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Bay Area artist runs unique business inspired by her grandmother

on February 1, 2016

Among the many unorthodox tools Cara Corey has used to make her handmade artist line unique are knitting needles made out of PVC pipe and merino wool fiber (the material before wool becomes “wool”) shipped from the Ukraine.

Corey moved to Richmond, California, in 2010 after spending over four years as a newspaper reporter in Des Moines, Iowa. She had written a wide variety of stories about people who owned their own businesses, and at one point, she had her own column covering DIY (“do it yourself”) projects. When layoffs began at the paper after the 2008 economic crisis, she decided shift gears and focus on her art.

Inspired by her grandmother Mary Marie, after whom she named her line, she started to sell her candles and knitted wares on Etsy, an online platform for artists to sell their goods.

“My grandma was the most amazing woman. She herself was not a knitter, but she was always doing something with her hands,” says Corey. “She was inspirational. Sadly, she passed away last year, but I am glad her name can continue to be used to carry on her extraordinary love for crafts.”

Corey started off in Iowa, attending local art fairs and shows selling her candles and her knitted hats and scarves. When she noticed that her knitted goods were selling much better than the candles, she decided to make knitting her top priority.

After moving to California, she began to find new patterns for things to knit. She came across a pattern for a knitted “pouf,” an ottoman of sorts, and it became her top-selling item on her Etsy account.

“I started to experiment with different materials as well, “ says Corey. “I began making my own rope, so it was not as rough to the touch, and working with thicker materials. That is when I made my own UVC pipe needles to handle that amount of yarn and cord.”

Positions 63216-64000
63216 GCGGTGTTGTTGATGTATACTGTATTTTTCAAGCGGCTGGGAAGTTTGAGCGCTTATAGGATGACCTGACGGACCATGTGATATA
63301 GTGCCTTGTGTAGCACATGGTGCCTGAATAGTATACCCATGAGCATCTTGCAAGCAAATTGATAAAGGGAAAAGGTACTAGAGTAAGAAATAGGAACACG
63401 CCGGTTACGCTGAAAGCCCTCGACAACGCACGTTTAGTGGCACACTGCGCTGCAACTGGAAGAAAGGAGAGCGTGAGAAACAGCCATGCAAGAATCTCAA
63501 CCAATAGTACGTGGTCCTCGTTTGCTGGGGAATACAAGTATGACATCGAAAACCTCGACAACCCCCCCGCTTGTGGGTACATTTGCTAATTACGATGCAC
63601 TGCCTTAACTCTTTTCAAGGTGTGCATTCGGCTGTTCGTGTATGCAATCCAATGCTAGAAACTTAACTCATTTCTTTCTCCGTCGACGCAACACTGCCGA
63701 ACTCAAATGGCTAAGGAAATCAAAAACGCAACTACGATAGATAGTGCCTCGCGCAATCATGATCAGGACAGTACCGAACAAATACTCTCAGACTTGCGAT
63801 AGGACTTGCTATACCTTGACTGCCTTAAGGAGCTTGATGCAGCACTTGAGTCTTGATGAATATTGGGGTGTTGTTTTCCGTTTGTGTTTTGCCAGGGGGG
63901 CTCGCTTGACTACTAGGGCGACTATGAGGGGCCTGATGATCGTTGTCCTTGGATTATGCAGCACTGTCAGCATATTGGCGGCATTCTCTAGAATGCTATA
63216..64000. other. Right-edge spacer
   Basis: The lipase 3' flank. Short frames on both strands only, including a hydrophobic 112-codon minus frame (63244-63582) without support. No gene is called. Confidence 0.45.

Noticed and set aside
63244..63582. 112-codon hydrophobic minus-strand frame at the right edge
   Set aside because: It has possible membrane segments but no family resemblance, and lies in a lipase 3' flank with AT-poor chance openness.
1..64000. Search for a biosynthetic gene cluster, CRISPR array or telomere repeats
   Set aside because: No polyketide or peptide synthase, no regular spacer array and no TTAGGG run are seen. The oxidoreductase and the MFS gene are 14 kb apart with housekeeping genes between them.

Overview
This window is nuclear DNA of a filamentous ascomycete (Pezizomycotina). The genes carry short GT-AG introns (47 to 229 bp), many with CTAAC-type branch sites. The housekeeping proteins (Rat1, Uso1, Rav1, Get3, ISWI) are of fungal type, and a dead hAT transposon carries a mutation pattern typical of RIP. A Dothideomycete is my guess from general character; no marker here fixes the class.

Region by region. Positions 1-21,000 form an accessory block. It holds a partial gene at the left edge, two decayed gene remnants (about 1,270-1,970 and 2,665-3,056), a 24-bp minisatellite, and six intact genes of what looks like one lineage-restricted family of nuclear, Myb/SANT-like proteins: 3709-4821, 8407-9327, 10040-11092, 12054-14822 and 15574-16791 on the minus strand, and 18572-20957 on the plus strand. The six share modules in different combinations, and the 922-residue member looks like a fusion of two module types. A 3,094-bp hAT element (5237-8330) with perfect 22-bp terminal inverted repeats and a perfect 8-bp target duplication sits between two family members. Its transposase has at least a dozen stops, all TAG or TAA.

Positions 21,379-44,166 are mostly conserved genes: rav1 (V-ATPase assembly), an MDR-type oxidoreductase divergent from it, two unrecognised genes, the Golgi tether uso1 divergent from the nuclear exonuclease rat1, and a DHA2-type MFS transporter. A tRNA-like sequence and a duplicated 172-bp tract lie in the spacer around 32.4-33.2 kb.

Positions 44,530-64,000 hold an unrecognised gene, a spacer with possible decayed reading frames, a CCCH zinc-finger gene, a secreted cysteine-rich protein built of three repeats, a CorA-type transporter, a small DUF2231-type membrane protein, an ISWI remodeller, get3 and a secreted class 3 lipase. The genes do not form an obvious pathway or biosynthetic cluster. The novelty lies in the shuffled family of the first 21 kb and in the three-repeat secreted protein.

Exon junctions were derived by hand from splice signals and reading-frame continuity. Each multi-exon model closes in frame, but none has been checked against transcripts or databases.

The process of making her rope begins with purchasing regular 100 percent wool yarn. She then hand-twists it, until it becomes a cord. She felts it in the washing machine, and then she has her final material to knit with.

The products Corey sells include cable knit hats, which are comfy and soft berets offered in more than 20 colors of wool-blend yarn; rope baskets, which are hand knitted with cotton rope and come in three sizes; and arm knit cowls, which are knitted by using the arms as needles. She uses this technique to create big scarves that you wrap around twice over your neck.

Corey runs her one-woman business out of a remodeled backyard shed she designed to be a workshop. She keeps it filled with all her sewing tools, knitting needles and yarn, and her computer where she can take orders and place shipments. As for working at home Corey says, “It can be tough to get work done with all the distractions at home, so I usually either work out in the workshop or I knit when my kids are asleep. I always keep some project in the house so I can work on it when opportunity strikes.”

She also works part-time at a local artist boutique in Sausalito, called Studio 333, where Corey says she enjoys the atmosphere of being able to sell artisan goods. She perhaps sees herself opening her own storefront some day in the future.

Corey credits the Bay Area as a big factor in how she is able to do what she loves and have her knitting business become her career. “California is very supportive of its local artisans and the local artists here support each other,” says Corey. “When you purchase a local artist’s work, you are directly supporting their livelihood. You can actually meet the person and get something customized, and you form relationships that way.”

Corey considers her business as more of a part-time job than a full-time one. Her husband’s job provides the main family financial support, but Corey says her family is supportive of her creative pursuits, for which she is extremely grateful. “They provide encouragement, ideas, babysitting — whatever I need to make the business work,” says Corey.

With a two-week old baby and a thriving business, Corey says she is fortunate that her work is something she turns to for comfort and relief. “Some people may find knitting stressful because it can require some skill or because they lose interest fast, but for me it is the opposite. Knitting is calming and satisfying for me. I am doing what I love in a place that can appreciate it,” says Corey.

To learn more about Mary Marie knits visit:


  1. Jeanne Miller on February 3, 2016 at 2:40 am

    FYI – thought you might be interested. A friend of mine daughter in law owns this.

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